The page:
\|u\|_{L^2(H_j)}\|u'\|_{L^2(H_j)}\leq
\|u\|_{L^2(\G)}\|u'\|_{L^2(\G)}.
\]
Since clearly this inequality remains true if we replace $H_j$ with
any vertical line $V_k$, \eqref{gninfty} follows immediately from \eqref{normaLinf}.
\end{proof}
As already mentioned,
inequalities like \eqref{gn1} and \eqref{gninfty} hold for every noncompact graph.
On the contrary the next inequality, and its consequences below, rely on the two-dimensional web structure of the grid $\G$.
\begin{theorem}[Two-dimensional Sobolev inequality]
\label{thm:sobolev2}
For every $u\in W^{1,1}(\G)$,
\begin{equation}
\label{sobolev2}
\|u\|_2\leq \frac 1 2 \|u'\|_1.
\end{equation}
\end{theorem}
\begin{figure}
\begin{center}
\begin{tikzpicture}[scale=0.6,thin]
\foreach \x in {-2,0,2,6,8,10} \draw[dashed] (\x,-1.2)--(\x,7.2);
\foreach \x in {0,6} \draw[dashed] (-3.2,\x)--(11.2,\x);
\begin{scope}[very thick]
\draw (-4,2) --(4,2) node at (4,2.4)[anchor=south west]{$I_j$} --(4,4)--(12,4);
\draw[dashed] (-6,2) node[anchor=north west]{$H_{j\phantom{+1}}$} --(-4,2) (12,4)--(14,4)
node[anchor=south east]{$H_{j+1}$};
\end{scope}
\draw (-4,4)--(4,4) (4,2)--(12,2);
\draw[dashed] (-6,4) --(-4,4) (12,2)--(14,2);
\draw (4,2)--(4,-2) (4,4)--(4,8) ;
\draw[dashed] (4,-2)--(4,-3.5) node[anchor=south west]{$V_k$} (4,8)--(4,9.5);
\end{tikzpicture}
\end{center}
\caption{The path $P_j$ (thick in the picture).}
\label{pathPj}
\end{figure}
\begin{proof}
Given $u\in W^{1,1}(\G)$, we have
\begin{equation}
\label{l2}
\| u \|_2^2 = \sum_{j \in \Z} \int_{H_j} |
u (x) |^2 \, dx + \sum_{k \in \Z} \int_{V_k} | u (y) |^2 \, dy.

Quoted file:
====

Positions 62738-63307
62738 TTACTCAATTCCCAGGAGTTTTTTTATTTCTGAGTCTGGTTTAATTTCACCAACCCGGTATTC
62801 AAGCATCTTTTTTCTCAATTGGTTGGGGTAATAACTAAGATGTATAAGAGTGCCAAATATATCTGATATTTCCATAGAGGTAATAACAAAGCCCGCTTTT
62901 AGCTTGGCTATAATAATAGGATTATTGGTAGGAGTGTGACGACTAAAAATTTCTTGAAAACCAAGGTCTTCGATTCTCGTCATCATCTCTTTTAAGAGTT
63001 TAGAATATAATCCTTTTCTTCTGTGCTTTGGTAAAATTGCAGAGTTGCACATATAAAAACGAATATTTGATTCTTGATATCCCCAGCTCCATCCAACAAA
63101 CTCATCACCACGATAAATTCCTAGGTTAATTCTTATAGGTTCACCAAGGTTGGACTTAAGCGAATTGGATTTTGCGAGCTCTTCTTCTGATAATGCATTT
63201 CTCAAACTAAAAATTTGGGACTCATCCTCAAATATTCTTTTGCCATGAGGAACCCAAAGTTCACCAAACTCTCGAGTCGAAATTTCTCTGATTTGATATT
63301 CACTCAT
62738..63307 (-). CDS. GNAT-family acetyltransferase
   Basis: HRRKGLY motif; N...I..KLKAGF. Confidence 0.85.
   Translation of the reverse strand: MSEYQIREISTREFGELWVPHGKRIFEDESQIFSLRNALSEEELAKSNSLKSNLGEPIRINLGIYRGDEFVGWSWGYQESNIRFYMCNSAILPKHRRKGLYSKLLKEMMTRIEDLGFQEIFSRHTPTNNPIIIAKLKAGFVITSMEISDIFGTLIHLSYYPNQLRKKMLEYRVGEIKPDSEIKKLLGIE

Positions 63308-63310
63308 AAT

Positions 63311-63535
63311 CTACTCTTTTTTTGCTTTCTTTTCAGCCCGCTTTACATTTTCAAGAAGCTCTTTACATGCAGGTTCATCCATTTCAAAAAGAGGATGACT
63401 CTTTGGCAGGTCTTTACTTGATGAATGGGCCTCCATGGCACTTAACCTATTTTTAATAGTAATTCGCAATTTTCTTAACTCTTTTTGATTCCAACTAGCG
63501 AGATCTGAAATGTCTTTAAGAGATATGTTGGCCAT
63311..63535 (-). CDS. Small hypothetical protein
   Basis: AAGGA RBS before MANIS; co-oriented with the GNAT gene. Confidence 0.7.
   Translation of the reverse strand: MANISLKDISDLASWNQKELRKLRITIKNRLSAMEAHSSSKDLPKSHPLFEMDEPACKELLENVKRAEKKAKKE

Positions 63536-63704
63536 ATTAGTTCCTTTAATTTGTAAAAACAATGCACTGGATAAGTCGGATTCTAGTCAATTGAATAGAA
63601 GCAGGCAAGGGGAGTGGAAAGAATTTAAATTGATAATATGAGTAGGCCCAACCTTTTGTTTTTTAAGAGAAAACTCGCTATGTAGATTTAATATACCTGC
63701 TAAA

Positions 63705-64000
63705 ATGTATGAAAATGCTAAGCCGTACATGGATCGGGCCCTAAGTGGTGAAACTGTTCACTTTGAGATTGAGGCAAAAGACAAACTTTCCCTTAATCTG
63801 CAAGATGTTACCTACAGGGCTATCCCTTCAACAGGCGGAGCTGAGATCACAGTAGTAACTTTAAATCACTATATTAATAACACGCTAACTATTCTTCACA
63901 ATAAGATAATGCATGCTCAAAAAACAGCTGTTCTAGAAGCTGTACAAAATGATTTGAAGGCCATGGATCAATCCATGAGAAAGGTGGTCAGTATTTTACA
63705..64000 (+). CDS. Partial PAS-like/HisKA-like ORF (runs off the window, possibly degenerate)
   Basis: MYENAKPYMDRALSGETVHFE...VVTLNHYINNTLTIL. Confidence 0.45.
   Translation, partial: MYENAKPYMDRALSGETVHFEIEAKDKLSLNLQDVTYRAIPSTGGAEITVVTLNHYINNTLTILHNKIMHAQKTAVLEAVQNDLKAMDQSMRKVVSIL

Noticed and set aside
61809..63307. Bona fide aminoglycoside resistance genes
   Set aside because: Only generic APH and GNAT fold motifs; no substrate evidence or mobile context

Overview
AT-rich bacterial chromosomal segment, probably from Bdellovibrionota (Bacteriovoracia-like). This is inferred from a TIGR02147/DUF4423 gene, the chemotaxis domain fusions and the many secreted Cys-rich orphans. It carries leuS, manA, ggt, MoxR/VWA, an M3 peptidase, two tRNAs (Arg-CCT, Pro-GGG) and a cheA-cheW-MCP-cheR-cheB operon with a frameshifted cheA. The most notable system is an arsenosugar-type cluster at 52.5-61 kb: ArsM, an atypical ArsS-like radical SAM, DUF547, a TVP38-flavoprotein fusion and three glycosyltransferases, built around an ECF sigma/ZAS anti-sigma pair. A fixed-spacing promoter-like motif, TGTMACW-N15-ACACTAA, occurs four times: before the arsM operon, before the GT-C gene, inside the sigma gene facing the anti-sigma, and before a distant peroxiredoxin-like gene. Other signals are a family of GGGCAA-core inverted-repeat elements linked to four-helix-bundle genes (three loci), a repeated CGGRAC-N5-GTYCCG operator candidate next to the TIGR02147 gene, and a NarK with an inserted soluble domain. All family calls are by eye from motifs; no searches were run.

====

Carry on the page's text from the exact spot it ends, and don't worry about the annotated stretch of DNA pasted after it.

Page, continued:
\end{equation}
First observe that, for each $k$, using \eqref{sobolevR} we obtain
\begin{equation}
\label{x1}
\int_{V_k} |u(y) |^2 \dy
\leq
\Vert u\Vert_{L^\infty(V_k)}\int_{V_k} |u(y) | \dy
\leq \frac 1 2
\Vert u'\Vert_{L^1(V_k)}\int_{V_k} |u(y) | \dy.
\end{equation}
Then, for each $j\in\Z$, consider the horizontal lines
$H_j$ and $H_{j+1}$, and denote by $P_j$ the path
in $\G$ obtained by joining together the halfline of $H_j$
to the left of $V_k$, the vertical segment
of $V_k$ between $H_j$ and $H_{j+1}$ (which we denote by $I_j$),
and the halfline of $H_{j+1}$ to the right of $V_k$ (see Figure~\ref{pathPj}).
Since in particular $u\in W^{1,1}(P_j)$, and the metric graph $P_j$
is isometric to $\R$, we find from \eqref{sobolevR}
\[
|u(y)|\leq \frac 1 2
\int_{P_j} |u'(x) | \dx\quad\forall y\in I_j
\]
and, since $I_j$ has length one, integrating this inequality over $I_j$
yields
\begin{equation}
\label{eq234}
\int_{I_j} |u(y)|\,dy\leq \frac 1 2
\int_{P_j} |u'(x) | \dx,\quad\forall j\in\Z.
\end{equation}
Now observe that
\[
V_k=\bigcup_{j\in\Z} I_j,\qquad
\bigcup_{j\in\Z} P_j=V_k\cup\bigcup_{j\in\Z} H_j,
\]
and moreover, up to a negligible set, the paths $\{P_j\}$ ($j\in\Z$)
are mutually disjoint:
therefore, summing \eqref{eq234} over $j\in\Z$ yields
\[
\int_{V_k} |u(y)|\,dy\leq \frac 1 2
\left(
\int_{V_k} |u'(y) | \dy
+
\sum_{j}\int_{H_j} |u'(x) | \dx
\right)
=
\frac 1 2
\left(
v_k
+
\sum_{j} h_j
\right)
\]
having set, for brevity,
$v_k= \int_{V_k} |u'(y) | \dy$
and
$h_j=\int_{H_j} |u'(x) | \dx$. Combining with \eqref{x1},